Australia has something similar to the Girl Scouts but I can't remember the name of it now. Drat. Didn't know about it in my tweens, though. I was obsessed with The Babysitters Club books (hahah) and wanted to create my own BSC club with two friends...and then we went one better and created a musical group called the "Dreamworld Wonders" (oh my God) (...this was in '96, so I was 11) that would sing at kids' parties and stuff.

    Wow. WOW.

    Hey...I think I came up with The Wiggles idea before the Wiggles themselves. I could've been a gazillionaire! Bahahah.

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  3. I'm sure you'd be an awesome hippie mom! We don't have girl scouts here in SA. We were just brow beaten into taking part in athletics and other sports - regardless of whether any of us actually run / jump or not.

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  4. Unchallenging nature walks always count. Just not so much, is all. Unless you're me - then it counts, for a 15-minute walk is enough to wear me out. Did you say kickboxing?

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  5. I loved being a Boy Scout-once I got used to the guys, or should I say they got used to me. I was the only "round eye" in an all Japanese troop and they accepted me once they saw that I was just like them. I'm still in contact with two of them as well. The first one was in the same kindergarten class with me. Dean and I were each others best men at our wedding too. Our time in scouting was very well spent and I'd do it again.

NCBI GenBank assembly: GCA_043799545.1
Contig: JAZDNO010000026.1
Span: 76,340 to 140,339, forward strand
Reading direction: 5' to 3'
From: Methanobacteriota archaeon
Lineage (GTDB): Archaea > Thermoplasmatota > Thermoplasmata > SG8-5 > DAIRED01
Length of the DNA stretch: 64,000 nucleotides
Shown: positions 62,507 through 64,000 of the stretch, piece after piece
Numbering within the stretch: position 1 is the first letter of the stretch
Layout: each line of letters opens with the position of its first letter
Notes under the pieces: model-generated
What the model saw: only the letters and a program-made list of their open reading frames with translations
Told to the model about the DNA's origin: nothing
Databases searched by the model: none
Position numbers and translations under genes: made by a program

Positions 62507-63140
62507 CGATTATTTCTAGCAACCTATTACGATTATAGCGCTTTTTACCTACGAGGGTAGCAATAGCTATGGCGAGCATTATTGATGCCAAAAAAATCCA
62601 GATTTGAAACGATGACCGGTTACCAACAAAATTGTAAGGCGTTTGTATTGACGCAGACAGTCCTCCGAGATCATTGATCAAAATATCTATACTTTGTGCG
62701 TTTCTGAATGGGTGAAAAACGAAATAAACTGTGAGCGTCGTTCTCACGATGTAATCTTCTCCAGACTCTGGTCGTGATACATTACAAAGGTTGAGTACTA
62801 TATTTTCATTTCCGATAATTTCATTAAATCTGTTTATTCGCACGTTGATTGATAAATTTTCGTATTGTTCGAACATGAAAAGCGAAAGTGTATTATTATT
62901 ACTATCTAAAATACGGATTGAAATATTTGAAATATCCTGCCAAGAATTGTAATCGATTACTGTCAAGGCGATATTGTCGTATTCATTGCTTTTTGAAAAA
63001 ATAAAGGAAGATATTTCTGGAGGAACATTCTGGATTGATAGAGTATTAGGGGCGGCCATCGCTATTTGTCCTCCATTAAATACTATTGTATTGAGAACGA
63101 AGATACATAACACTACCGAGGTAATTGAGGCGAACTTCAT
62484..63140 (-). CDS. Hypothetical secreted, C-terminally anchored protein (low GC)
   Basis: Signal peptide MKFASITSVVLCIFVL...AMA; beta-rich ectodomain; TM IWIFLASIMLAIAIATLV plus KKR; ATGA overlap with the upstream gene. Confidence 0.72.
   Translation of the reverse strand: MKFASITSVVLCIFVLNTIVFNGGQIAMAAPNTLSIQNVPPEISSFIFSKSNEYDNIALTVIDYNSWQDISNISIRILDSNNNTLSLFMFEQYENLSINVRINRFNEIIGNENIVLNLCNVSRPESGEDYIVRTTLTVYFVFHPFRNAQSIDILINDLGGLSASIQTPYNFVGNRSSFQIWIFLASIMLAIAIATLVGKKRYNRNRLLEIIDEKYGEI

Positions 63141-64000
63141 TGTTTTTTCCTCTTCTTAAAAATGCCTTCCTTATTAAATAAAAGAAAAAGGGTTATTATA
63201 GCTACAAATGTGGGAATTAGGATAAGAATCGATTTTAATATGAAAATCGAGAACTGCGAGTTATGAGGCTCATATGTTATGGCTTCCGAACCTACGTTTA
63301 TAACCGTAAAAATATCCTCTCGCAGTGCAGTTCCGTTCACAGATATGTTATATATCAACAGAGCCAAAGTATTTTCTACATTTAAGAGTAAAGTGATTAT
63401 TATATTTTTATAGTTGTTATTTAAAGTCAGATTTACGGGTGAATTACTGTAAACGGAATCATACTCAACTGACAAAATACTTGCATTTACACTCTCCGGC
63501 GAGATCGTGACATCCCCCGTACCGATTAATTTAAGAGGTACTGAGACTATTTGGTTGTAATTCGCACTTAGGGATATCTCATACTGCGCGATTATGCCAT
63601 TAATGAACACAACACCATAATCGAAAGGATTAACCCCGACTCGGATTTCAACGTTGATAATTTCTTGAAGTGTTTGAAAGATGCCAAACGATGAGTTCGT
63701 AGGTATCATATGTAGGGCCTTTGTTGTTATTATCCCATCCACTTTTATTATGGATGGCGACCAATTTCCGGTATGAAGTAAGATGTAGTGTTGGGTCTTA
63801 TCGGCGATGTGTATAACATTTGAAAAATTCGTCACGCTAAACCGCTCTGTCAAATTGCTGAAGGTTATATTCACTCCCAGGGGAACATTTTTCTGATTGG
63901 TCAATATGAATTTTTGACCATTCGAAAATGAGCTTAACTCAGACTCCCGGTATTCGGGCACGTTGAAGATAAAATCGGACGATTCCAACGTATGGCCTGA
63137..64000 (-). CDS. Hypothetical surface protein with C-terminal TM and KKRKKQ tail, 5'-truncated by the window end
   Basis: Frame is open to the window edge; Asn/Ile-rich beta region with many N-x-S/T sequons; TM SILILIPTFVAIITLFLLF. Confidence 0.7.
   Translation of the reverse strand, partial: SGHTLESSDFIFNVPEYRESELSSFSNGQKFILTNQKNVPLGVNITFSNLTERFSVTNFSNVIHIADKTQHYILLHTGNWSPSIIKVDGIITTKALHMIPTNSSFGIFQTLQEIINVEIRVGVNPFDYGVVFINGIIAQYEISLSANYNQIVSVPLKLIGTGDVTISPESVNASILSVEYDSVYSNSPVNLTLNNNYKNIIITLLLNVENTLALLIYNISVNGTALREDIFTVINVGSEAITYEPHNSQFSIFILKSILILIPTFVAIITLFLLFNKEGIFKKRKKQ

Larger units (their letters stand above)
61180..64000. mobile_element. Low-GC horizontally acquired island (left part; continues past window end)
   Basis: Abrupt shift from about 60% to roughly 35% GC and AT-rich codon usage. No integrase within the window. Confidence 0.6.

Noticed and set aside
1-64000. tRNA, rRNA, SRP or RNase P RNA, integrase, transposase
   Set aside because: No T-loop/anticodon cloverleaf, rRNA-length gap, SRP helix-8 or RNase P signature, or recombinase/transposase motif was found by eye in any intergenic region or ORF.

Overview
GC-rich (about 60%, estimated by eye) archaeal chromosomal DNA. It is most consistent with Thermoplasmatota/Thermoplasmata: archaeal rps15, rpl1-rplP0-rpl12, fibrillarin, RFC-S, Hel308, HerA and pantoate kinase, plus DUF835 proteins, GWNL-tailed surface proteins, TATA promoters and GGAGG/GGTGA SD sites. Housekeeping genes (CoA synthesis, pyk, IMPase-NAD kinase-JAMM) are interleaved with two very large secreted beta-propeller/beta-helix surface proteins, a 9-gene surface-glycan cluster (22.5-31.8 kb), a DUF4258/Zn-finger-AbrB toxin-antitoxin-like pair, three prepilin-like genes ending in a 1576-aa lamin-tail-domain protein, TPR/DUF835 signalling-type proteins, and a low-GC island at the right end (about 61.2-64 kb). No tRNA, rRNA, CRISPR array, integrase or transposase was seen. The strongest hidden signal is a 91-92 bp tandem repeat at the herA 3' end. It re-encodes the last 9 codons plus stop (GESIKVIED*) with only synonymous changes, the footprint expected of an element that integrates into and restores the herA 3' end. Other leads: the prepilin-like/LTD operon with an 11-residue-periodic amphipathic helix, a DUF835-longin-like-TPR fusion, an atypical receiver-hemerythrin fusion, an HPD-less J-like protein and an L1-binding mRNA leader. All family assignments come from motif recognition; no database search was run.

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  6. While this is a beautiful post that says you'd make a great hippie mom, all I can think about is Thin Mints.

    Girl Scouts are wonderful. The cookies are truly evil. Must. Have. Thin Mints.

    Stopping by from SITS.

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  7. My sister was a Girl Scout, and my grand daughter is "trying it out". I started and ended as a "Brownie". My mother was a leader, but this was all pre-hippie. She was merely a socially conscious "townie-mom" who wanted to do activities with her child. Trouble was, I was a rebel. While she was surrounded by her commitment to supervise twenty other hyperactive little girls, I went for a visit with a beloved neighbor. She was baby sitting across the street from the Grange Hall where my group was meeting. It might've been 1959 and I might have been six years old. But I effectively crippled the decision making abilities of two grown women by being where I wasn't supposed to be. There was no telephoning, neither lady able to leave their post, and no one available to run messages. I don't remember the consequences, but I do remember choosing to go where I wanted to be. Was that a fostering of independence? I think the survival skills came into play when my mother found me. I still love my independence.

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  8. No one should ever have to crave girl scout cookies. My favorite is, of course, the Samoas, and I am not ashamed to say I have gone on Ebay to buy them because no Girl Scouts could be found to buy them from. I say forget waiting for your tween to come along, let's have tea parties, bowl, and go on very unchallenging nature hikes (those, too, are my favorite kinds). :)